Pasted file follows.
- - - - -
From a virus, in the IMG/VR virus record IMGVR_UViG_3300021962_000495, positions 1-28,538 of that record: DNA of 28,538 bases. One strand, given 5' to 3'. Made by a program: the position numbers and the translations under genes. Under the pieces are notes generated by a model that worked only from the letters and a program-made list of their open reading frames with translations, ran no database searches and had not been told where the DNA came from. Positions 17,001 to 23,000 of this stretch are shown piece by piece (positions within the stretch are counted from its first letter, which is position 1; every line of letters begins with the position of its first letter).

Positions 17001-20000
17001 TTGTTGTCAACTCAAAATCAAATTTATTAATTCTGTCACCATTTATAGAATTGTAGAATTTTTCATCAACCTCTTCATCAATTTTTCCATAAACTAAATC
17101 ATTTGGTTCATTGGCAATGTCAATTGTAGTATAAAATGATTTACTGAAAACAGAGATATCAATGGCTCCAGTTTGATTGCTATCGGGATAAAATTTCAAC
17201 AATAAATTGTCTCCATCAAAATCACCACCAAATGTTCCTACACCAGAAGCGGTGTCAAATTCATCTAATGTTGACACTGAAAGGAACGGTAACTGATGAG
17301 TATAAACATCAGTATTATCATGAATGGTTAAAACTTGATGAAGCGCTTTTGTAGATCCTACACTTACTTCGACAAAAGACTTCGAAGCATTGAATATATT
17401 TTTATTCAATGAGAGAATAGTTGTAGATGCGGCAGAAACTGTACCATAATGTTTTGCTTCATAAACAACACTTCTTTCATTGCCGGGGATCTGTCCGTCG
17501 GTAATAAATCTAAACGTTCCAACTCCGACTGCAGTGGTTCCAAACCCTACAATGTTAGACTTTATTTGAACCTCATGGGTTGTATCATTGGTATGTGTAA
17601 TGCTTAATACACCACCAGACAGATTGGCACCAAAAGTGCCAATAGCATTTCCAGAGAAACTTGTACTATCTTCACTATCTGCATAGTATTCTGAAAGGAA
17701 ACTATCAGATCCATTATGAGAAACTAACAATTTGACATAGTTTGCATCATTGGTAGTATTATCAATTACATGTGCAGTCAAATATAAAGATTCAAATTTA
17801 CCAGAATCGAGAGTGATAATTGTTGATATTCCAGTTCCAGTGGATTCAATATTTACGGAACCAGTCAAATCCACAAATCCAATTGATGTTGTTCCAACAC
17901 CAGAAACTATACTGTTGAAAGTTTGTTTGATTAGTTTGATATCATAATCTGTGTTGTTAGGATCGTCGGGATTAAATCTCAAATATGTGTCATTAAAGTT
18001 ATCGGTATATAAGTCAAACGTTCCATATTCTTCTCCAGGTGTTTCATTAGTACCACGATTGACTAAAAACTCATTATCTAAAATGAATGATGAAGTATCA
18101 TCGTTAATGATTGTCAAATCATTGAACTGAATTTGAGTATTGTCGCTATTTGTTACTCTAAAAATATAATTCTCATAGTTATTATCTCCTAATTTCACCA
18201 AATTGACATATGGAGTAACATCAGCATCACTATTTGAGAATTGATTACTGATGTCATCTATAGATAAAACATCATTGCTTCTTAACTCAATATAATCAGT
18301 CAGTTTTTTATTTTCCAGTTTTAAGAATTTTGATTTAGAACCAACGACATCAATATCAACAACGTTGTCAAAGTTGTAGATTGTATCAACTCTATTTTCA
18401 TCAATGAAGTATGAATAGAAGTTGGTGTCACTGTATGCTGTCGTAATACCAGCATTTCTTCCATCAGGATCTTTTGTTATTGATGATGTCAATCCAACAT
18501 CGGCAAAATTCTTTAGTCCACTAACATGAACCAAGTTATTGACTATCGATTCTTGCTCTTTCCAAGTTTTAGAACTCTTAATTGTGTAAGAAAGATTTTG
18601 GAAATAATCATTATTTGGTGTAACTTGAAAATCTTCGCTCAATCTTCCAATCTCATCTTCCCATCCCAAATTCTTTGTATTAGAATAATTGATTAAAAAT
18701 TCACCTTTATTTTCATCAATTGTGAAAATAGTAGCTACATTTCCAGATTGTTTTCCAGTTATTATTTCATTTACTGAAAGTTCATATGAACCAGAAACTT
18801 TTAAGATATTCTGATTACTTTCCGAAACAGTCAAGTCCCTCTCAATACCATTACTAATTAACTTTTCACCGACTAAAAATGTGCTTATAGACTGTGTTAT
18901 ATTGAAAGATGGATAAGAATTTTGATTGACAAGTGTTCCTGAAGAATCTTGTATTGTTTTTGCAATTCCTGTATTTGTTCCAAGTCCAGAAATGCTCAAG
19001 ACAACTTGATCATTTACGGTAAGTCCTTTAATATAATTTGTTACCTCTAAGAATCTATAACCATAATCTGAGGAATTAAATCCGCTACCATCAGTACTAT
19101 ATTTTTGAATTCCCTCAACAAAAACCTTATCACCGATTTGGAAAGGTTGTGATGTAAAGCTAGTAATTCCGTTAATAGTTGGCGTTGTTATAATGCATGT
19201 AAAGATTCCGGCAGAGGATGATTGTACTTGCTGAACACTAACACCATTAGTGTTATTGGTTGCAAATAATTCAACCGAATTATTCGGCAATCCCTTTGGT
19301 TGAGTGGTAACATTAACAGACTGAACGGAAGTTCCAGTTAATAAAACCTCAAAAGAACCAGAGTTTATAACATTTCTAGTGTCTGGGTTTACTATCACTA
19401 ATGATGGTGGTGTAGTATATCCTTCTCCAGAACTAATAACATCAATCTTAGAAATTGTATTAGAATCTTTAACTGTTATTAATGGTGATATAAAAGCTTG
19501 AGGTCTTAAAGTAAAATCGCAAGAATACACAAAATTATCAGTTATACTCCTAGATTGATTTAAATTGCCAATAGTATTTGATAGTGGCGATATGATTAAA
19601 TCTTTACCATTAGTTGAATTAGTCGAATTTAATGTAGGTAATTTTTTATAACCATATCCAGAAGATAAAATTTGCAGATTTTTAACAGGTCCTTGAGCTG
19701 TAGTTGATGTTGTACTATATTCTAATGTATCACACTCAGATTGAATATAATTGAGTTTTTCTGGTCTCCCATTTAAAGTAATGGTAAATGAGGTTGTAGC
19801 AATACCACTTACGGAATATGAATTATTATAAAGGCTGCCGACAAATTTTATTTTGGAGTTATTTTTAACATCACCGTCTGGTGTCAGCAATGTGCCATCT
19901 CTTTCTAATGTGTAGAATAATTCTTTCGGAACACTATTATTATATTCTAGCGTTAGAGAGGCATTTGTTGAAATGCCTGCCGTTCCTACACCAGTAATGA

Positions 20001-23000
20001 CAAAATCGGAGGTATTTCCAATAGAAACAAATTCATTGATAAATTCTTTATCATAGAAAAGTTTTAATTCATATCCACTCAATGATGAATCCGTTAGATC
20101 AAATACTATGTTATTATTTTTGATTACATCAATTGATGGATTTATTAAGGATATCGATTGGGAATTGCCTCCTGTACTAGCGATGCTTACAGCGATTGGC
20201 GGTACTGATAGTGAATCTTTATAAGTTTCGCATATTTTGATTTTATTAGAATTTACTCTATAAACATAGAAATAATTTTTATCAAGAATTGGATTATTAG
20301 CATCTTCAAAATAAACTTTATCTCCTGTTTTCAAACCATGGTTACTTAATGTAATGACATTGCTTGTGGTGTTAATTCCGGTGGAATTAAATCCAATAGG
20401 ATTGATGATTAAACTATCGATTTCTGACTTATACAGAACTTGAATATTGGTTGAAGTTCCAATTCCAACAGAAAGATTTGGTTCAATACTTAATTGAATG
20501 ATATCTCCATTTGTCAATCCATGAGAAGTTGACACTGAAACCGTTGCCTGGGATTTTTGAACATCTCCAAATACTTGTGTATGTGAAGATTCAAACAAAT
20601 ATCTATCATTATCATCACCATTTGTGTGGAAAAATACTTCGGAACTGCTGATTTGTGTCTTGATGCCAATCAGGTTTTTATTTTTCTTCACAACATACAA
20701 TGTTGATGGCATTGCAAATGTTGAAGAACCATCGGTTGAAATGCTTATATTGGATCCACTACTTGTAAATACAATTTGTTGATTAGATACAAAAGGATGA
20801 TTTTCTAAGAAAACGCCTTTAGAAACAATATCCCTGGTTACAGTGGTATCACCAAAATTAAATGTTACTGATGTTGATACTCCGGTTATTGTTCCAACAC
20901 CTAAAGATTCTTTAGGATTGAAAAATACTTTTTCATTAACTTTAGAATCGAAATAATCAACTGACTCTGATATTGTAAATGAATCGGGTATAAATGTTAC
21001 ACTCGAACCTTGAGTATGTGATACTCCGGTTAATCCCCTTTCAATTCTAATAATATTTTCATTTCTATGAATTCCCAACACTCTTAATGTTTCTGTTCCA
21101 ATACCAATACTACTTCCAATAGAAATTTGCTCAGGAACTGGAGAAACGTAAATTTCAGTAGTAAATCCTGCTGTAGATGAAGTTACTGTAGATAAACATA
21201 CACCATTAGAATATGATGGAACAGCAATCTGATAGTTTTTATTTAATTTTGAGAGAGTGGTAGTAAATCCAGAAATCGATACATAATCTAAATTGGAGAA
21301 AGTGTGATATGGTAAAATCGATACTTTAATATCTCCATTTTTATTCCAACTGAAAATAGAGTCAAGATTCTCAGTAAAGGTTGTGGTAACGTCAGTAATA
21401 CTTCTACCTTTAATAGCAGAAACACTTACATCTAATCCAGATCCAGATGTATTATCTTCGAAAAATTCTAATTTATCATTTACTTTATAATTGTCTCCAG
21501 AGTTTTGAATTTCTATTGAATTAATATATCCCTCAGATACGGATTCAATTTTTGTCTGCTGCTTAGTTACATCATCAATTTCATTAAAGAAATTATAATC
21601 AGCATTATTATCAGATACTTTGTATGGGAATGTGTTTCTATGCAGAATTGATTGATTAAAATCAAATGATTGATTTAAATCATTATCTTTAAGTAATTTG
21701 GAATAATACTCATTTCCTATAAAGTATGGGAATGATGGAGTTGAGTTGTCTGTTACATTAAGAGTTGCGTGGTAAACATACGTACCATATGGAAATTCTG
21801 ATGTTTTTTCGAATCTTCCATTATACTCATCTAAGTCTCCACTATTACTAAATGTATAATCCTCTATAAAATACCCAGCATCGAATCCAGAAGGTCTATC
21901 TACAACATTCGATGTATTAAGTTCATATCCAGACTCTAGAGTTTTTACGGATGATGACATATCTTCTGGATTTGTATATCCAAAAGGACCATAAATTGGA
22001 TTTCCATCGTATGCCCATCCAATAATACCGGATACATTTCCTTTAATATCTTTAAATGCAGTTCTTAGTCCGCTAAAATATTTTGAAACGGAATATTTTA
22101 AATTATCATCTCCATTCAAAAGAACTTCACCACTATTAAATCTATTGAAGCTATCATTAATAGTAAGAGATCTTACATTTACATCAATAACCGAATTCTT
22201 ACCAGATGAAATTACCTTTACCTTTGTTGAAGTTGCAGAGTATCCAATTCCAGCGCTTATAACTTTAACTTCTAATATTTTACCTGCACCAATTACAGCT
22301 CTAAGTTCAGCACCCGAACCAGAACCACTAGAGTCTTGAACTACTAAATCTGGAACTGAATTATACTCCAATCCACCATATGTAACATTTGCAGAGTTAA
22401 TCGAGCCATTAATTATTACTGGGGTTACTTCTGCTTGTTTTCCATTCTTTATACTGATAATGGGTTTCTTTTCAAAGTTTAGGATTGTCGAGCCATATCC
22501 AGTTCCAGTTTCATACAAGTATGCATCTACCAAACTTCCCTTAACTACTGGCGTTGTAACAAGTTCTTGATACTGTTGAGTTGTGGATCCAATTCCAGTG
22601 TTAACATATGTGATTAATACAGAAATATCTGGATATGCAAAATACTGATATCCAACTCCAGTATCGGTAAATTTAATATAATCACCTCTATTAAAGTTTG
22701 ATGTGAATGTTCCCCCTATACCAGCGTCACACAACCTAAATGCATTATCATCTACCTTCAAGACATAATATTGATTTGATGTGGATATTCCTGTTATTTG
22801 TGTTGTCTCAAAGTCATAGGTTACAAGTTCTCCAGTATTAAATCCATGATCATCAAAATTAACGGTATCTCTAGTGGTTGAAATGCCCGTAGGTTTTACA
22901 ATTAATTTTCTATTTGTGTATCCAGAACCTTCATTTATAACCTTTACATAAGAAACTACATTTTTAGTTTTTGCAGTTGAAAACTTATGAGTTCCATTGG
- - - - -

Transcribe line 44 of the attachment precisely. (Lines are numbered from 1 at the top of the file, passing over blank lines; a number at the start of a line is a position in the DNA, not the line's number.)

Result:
21001 ACTCGAACCTTGAGTATGTGATACTCCGGTTAATCCCCTTTCAATTCTAATAATATTTTCATTTCTATGAATTCCCAACACTCTTAATGTTTCTGTTCCA